The highly talked about Alliance of American Football (AAF) suspended operations about two weeks ago after completing just eight weeks of it’s 10 week regular season. While the league hasn’t officially folded yet, there are no signs that the AAF will resume operations any time soon as the fallout continues. Therefore the season won’t be completed, there won’t be any postseason, and a lawsuit has been filed against the league. Now it’s players and coaches are left looking for new jobs. Some players have signed NFL contracts this week, including some listed in our previous AAF/Bears story, but there are still others out there looking to resume their careers.
The Bears have made it known that they are looking to improve depth at certain positions with the NFL Draft fast approaching. In the NFL the scouting and player evaluation never ends. And since they only have four draft picks at their disposal this year, they could fill some needs by taking a chance on some of these still unsigned players. Here are some additional former AAF players that the Bears should consider with the draft and mini-camps soon to get underway….
Kicker Younghoe Koo-
The Bears recently brought in the South Korea native for a workout at Halas Hall. Koo, 24, was one of the few bright spots for the AAF’s Atlanta Legends who were tied for the league’s worst record (2-6). Koo converted all 14 of his field goal attempts for the Legends, including an outstanding 8-for-8 from beyond 30 yards. And with place kicking being the Bears most glaring issue in 2018, and with only unproven kickers on the current roster, giving Koo a chance couldn’t hurt. Before joining the AAF, Koo saw some time with the Los Angeles Chargers in 2017 in which he covered just 3-of-6 attempts.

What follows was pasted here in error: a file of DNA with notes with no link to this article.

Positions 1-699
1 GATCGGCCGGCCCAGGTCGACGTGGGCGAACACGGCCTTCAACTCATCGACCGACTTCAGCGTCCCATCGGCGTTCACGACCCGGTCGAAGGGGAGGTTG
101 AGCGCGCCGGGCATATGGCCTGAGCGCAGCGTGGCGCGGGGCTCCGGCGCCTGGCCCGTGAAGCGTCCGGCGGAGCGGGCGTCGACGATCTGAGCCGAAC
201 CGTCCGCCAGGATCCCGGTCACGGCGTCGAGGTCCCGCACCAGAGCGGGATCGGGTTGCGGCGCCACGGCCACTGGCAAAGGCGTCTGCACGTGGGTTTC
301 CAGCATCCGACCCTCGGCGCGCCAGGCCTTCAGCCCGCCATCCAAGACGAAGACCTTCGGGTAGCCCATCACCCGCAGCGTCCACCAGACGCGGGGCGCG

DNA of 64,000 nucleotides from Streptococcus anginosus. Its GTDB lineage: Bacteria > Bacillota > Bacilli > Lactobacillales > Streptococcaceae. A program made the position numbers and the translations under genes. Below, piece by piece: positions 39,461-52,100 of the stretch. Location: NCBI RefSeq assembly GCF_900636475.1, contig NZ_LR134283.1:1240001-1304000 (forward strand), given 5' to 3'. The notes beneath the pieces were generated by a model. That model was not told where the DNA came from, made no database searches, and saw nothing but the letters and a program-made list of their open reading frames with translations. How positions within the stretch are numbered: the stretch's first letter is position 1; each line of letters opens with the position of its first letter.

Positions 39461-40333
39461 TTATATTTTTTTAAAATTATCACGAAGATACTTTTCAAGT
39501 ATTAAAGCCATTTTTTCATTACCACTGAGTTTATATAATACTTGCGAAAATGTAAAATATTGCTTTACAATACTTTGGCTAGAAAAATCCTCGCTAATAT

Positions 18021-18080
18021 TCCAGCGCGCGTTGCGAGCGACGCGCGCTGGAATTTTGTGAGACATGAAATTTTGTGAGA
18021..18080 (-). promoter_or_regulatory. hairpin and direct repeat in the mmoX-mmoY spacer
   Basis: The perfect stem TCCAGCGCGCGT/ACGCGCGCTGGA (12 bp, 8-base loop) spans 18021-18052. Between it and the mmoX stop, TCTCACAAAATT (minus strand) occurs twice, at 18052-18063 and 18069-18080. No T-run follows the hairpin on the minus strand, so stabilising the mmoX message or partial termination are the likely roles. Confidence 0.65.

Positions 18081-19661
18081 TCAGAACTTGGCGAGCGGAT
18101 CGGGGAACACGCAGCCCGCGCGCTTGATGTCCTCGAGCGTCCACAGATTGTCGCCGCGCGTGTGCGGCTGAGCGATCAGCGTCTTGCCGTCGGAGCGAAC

Running back Ja’Quan Gardner-
While it may have taken longer than anticipated, the Bears did eventually trade Jordan Howard. And while this seems to open the door for Tarik Cohen to take over the starting position, the Bears did add Mike Davis in free agency and could select another back later this month. But Gardner was a major reason why the San Diego Fleet finished just two games (3-5) out of first place in the AAF’s Western Conference. When the league came to a halt Gardner had 311 rushing yards (averaged 4.8 yards per carry), 107 receiving yards (8.9 yards per reception), three touchdowns, and displayed the multi-threat ability that head coach Matt Nagy likes in a running back. He also has the speed that Nagy desires as well.
Fullback/Tight End Evan Rodriguez-
A former Temple standout, Rodriguez began his career with the Bears in 2012. He bounced around a few other NFL teams after that before finding a home with the San Antonio Commanders upon signing with the AAF. As a fullback Rodriguez was only used for run blocking by San Antonio as he never recorded a rushing attempt. But as a tight end he was part of a two-man rotation that was employed by Commanders head coach Mike Riley. He caught 12 passes for 160 yards (averaged 13 yards per catch) and two touchdowns.
Adding Rodriguez to the roster could help the Bears on two fronts; he can lend a big assist in run blocking without having to add a fullback to the roster (Nagy uses them occasionally), and he can add depth to a position that didn’t have much of it in last year’s playoff loss to the Eagles (Trey Burton was injured that day).
Linebacker Reggie Northrup-
With the Bears continuing to operate a 3-4 defense, linebackers are always a need and priority. Depth behind Kahlil Mack, Leonard Floyd, and Roquan Smith and company is important especially in the event of an injury. Northrup was one of the AAF’s best linebackers during his short time with the Orlando Apollos. He was the leagues third leading tackler (62), he also had a sack and was a major reason why the Apollos held five of their opponents under the 20-point mark. He could fit in with this team.